Wednesday, September 23, 2009

In His Grip--starting the book

Has it really been 10 years already since that first day in the Doctor's office?

It’s a hot, muggy Atlanta day in July, and I’m standing at the kitchen window with my mid-morning cup of coffee. Peering out into the backyard, I can see the swarm of kids that have invaded our pool--laughing, splashing and making the most of the summer.

My dark-haired 12-year-old daughter Olivia is right in the middle of it, giggling and keeping up with all of her friends. The only sign that she isn’t just like them is her thin frame and the pale skin that doesn’t go away no matter how many days she spends outdoors.

Her unbridled exuberance as she cannonballs into the pool makes me laugh. Nothing is stopping her today. She is going to be the last man standing by sheer willpower. I see it in the way she is trying to race her friends, and how they gather by the edge of the pool, daring each other to try the next crazy dive.

There’s so much life in those eyes of hers, even rimmed with dark circles. They’re full of determination as she stands by the pool edge ready to take off yet again--this is her "normal" day and no one and nothing will take it away from her.

She has so much fire for life. I had a friend say one time that Olivia squeezes more out of sixty seconds of life than one person gets in a whole day. It makes me laugh. Bless her--she is so much like her mother.

But when the last guest leaves, this energetic almost-teenager will fall like a heap in her bed and not move for days. No one would believe it, she was going so fast. How could she be sick? But they have just never met Olivia--that real girl.

It’s so easy for the tears to start flowing. Words can’t describe how much I love my little girl, who is already becoming a young lady with her long legs and crazy style. What a treasure she is to me. And the miracle that God has allowed her to stay in my life this long keeps the tears coming, because each and every day is an irreplaceable moment.

They say that a life can change on a dime and I know this to be true. Ten years ago, our lives changed in a second, in a doctor’s office in Nashville, Tennessee. We walked in as a whole family with a little two-year-old cherub-faced toddler who seemed to just keep getting sick. We walked out broken, fractured, and scared. Afraid to quite look into the eyes of a lifetime illness, treatable but not curable.

No longer just our daughter, Olivia, but, our daughter Olivia, who has Cystic Fibrosis.

What’s a mother to do? Sometimes I think this might be the hidden treasure for Moms. We helplessly watch our kids go through all the "stuff" that engulfs their lives, but stand beside them, and walk with them through it a step at a time. We can’t live it for them, as much as we’d like to take their pain away—whether it is a broken bone or a broken heart.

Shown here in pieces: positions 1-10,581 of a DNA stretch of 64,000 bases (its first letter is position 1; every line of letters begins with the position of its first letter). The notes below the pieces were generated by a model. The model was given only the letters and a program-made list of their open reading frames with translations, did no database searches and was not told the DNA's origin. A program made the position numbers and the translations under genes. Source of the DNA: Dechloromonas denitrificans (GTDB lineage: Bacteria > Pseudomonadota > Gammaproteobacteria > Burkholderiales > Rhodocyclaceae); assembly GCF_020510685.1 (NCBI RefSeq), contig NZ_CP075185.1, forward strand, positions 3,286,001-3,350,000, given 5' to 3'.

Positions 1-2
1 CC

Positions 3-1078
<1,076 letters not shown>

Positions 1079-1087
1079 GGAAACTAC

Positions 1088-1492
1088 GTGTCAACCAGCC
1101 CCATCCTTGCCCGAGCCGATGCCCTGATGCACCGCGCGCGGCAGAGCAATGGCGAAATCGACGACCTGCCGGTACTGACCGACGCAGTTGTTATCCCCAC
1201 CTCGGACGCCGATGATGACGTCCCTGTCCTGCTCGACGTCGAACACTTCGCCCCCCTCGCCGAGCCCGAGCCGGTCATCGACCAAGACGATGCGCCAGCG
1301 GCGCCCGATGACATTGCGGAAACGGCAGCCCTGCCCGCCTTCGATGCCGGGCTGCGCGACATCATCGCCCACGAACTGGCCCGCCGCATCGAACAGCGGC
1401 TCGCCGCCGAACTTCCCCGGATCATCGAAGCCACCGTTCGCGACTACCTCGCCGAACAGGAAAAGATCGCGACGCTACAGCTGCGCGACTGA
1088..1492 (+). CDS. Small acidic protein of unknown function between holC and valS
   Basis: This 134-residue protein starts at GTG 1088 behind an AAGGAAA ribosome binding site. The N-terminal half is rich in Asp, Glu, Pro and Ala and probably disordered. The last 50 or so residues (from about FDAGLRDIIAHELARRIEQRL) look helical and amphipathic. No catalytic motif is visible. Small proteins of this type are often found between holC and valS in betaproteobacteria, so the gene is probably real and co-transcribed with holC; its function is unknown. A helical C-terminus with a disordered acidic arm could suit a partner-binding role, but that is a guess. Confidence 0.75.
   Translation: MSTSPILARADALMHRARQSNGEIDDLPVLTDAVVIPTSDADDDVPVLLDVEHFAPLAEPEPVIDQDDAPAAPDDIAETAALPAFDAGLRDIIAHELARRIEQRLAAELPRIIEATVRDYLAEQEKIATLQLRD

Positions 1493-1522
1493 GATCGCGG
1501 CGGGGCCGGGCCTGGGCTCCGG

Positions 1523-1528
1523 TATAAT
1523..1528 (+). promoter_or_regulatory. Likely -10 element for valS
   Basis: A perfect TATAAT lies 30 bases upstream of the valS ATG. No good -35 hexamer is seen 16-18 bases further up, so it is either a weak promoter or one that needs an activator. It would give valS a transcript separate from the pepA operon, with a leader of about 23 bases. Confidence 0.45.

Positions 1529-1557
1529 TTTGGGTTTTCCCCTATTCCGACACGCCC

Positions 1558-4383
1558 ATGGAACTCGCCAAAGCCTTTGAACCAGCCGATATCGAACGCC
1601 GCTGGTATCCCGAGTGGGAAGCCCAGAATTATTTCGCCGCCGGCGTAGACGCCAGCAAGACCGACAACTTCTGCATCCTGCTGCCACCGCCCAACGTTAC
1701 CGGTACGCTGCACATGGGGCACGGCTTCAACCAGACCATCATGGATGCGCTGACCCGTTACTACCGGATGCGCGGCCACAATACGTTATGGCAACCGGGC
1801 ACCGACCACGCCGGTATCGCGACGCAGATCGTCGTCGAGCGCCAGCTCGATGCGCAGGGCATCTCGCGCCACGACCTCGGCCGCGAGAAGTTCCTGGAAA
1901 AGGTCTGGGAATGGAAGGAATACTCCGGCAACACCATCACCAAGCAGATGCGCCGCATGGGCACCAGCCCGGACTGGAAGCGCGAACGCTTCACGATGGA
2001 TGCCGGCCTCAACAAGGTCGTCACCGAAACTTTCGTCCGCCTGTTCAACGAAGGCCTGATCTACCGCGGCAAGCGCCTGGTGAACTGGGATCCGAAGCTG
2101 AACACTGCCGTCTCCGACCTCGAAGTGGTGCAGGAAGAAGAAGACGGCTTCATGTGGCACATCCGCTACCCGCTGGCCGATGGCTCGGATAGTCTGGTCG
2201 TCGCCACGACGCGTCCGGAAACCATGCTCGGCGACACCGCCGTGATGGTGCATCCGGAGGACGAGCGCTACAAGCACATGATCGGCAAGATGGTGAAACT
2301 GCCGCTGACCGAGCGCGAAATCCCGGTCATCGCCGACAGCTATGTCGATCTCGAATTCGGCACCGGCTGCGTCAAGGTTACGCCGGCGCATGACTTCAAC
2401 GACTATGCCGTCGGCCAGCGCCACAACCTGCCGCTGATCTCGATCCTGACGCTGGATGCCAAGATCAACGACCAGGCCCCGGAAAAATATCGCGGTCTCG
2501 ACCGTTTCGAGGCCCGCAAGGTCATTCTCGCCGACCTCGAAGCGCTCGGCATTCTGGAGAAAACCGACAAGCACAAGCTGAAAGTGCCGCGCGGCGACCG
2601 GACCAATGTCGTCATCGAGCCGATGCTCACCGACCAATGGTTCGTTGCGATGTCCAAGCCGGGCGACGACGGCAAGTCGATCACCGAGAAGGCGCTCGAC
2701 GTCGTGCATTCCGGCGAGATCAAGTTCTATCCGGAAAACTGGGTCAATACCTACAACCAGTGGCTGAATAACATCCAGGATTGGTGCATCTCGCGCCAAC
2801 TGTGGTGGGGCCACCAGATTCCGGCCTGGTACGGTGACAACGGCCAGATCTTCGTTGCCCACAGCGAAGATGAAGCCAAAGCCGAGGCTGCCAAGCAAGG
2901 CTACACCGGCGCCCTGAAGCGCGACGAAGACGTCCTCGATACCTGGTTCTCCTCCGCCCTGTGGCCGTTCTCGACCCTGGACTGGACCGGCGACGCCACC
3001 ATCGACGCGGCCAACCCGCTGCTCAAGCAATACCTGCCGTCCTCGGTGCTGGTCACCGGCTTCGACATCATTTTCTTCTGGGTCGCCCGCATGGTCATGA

In those times, we drown in every emotion we have inside of us. It can be overwhelming.

You know, when we set out on this journey called life, we are just not sure what to pack. We don't get the list of things to bring to make sure we have everything we need. Hiking shoes, check. Energy bars, check. Tissues, check. Bandages, check.

And just to keep things interesting, not only do we not know how to dress and what to bring, but we also don't get the map or to be the navigator. It’s like a surprise birthday gone wrong, where you show up blindfolded in a slinky black dress and heels, only to pull off the mask and find out you’re going to climb a mountain.

The only thing I know for sure we have in our pocket is a compass called the Holy Spirit and a loving Father to guide us. We never know where the road is leading. All we can do is to take our Father God's hand, taking each step with a blind trust. He knows the path--the obstacles, the heart aches, the treasures, the mountains and the valleys we will face. We just hope those stilettos will hold up and the blisters will be bearable, and start walking.

I slide into a chair at the kitchen table with a pile of medical bills to attack and my battered checkbook in hand. What could seem like an insurmountable task instead gives me a moment to reflect.

In the laundry list of tests and hospital stays, I see the path that has now been cleared with a lot of hard work. The mountains I have climbed with a lot of effort, skinned knees, twisted ankles and lots and lots of training. The times that I have gotten lost along the way looking for that small glow to light my path. But eventually I always get back on the path and keep going until I reach the top. Giving up isn’t an option. You can see where Olivia gets her fight.

How I savor the moment that I reach the top. The light on my face, the breeze--and the view is now so much clearer. I can look down and wonder how I strayed off the path. It all seems so obvious now.

And then the walk back down begins. Down into the valleys, that seem to be so deep and never-ending. In the valley I can't even help but think I may never make it out--and then comes the sunshine on the mountain top. My spirit is renewed and refreshed as I take those last steps digging my way out. All the while, fervently praying I will never have to see that valley again.

And I won't. But there will be another valley, rest assured. Because standing on the mountain top always leads to walking down the other side.

So as I start this new journey, in writing this book, my thoughts go to my Heavenly Father and why He would have you pick up this book. What is His desire for you as you read?

I think that getting through this journey called life, sometimes we need a friend that can give us a hand up to the next step. Someone that has been there and can say with all integrity, I want to help because my heart breaks that you are walking through this.

Because I remember that skinned knee. Do you want to see my scar?
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